The laughing, cackling black-billed magpie is one of the noisiest birds in the Yukon and one of the most noticeable at this time of year.
Like its kin in the corvidae family of crows, ravens and jays, the magpie loves to talk and is drawn closer to communities for food in early winter.
While other birds flee for milder climes, the magpie likes to hangout, often in large flocks, and roost together when the trees are bare and the temperature drops.
They are a showy bird, with black heads, white bellies, and short rounded wings that open with a brilliant white patch in flight. Their tail and wing feathers shine with a blue-green iridescence that belies their inelegant chatter.
A social bird, magpies often mate for life. They build big sturdy nests of twigs with a tell-tale dome design, often as part of a colony. One nest was observed this year on an island in the Quartz Road wetland.
Popular lore says that when they come across a dead comrade, some species of magpie will gather for a kind of funeral, perching together in a nearby tree to show their respects for a few minutes before dispersing.
Like most birds they like insects and seeds, and are opportunistic eaters. That means that if they find easy sustenance – dog food, scraps, garbage – they will grab it. And while they are not considered serious predators of eggs and baby birds, they will gladly steal such meals from predator birds – like shrikes – if they can.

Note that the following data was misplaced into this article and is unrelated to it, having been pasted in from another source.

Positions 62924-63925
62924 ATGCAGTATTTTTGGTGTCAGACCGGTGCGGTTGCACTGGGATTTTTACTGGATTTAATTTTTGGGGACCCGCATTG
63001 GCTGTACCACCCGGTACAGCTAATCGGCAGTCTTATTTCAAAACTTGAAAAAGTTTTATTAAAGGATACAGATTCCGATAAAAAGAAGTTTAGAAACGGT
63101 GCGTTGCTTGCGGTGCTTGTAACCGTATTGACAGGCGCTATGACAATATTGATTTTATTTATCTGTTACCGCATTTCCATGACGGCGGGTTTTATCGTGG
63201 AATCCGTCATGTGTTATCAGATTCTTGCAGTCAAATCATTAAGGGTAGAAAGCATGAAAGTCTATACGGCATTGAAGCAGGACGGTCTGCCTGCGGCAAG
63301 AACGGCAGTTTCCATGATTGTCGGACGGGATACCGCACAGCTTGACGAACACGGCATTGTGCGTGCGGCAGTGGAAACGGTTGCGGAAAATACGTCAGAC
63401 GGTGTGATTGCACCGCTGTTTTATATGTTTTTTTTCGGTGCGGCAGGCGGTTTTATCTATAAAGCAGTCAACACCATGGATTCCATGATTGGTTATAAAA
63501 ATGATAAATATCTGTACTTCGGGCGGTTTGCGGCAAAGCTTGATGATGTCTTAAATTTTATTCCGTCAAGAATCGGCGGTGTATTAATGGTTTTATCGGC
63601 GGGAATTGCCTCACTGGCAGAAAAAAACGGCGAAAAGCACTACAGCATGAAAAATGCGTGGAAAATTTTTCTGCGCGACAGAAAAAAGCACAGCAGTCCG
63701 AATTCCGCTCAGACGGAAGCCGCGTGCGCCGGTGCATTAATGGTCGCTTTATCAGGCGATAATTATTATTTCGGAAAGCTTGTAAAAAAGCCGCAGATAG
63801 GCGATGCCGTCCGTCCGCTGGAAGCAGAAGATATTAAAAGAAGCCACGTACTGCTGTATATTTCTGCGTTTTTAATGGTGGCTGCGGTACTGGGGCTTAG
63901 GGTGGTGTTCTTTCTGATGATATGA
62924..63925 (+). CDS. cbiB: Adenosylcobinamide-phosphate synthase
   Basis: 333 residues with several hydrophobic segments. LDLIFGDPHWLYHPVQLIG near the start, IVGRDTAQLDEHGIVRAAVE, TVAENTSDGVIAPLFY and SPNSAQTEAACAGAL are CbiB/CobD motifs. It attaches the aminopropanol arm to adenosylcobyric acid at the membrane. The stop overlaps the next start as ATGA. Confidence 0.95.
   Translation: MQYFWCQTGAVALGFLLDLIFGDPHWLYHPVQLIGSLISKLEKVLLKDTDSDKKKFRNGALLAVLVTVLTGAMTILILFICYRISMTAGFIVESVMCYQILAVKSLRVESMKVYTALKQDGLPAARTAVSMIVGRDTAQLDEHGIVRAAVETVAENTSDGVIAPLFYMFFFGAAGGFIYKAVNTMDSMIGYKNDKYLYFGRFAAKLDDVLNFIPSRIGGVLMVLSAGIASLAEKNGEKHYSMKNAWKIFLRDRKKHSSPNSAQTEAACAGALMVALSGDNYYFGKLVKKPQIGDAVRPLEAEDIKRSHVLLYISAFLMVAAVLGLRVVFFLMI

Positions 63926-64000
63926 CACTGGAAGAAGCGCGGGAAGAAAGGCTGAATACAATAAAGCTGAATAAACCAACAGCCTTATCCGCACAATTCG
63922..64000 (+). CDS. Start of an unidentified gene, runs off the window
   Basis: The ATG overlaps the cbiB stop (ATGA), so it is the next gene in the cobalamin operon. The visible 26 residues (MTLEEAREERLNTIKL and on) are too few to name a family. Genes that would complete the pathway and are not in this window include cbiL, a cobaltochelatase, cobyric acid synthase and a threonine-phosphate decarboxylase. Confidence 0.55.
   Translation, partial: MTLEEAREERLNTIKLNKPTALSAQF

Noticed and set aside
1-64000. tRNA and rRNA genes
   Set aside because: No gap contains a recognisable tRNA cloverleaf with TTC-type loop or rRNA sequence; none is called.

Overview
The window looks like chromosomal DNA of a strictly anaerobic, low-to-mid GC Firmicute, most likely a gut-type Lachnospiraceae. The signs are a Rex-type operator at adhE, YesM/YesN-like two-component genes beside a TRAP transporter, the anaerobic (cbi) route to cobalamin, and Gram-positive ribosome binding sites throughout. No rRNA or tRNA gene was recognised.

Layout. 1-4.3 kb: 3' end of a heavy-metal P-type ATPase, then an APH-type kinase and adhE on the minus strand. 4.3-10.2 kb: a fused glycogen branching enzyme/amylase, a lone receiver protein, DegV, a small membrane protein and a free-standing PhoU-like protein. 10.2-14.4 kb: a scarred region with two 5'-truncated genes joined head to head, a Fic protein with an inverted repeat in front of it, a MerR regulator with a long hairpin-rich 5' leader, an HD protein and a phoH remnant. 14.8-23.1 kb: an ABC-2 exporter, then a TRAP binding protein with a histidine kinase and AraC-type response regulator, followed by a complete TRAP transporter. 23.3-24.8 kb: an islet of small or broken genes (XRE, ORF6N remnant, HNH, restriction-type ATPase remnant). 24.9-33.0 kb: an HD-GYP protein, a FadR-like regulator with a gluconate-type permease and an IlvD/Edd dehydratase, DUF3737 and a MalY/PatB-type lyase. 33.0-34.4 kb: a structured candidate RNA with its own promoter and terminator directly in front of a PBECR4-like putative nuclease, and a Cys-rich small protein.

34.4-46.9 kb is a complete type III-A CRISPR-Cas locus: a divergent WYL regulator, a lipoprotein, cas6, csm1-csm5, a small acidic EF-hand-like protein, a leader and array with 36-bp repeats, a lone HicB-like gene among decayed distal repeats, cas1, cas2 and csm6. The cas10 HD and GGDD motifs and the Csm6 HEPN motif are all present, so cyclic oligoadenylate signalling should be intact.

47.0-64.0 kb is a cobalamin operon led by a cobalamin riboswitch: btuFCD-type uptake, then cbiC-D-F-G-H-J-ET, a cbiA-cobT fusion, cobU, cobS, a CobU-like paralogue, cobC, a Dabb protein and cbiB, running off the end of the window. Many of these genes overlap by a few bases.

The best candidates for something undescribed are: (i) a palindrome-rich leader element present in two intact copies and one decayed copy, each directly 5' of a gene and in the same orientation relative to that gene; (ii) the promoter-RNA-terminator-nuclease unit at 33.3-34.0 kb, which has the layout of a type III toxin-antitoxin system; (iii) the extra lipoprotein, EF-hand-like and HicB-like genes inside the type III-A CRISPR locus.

While it’s not certain that magpie numbers are increasing in the Yukon, anecdotally, long-time observers say the populations seem to be higher – especially in Whitehorse – in the fall.
Found mainly in western North America, its northernmost range is southern Alaska and the Yukon. It migrates to the central Yukon in summer, but is rarely seen as far north as Dawson.
Local birding expert Cameron Eckert notes that since communities are trucking more of their waste to the Whitehorse landfill, because of the no-burning rules, magpies are likely following.
“I’ve seen flocks of up to 70 magpies at the Whitehorse dump during the Christmas bird counts,” Eckert says.
To discourage magpies from hanging out at your bird feeder, Eckert suggests hanging a suet feeder on an angle. Small birds, such as the red-breasted nuthatches, can feed upside down, but magpies can’t easily hold on.
So when you hear their chuckle in the trees, take another look while you can at the black-billed magpie. Winter will be here soon, and they won’t be standing around too long. Even for funerals.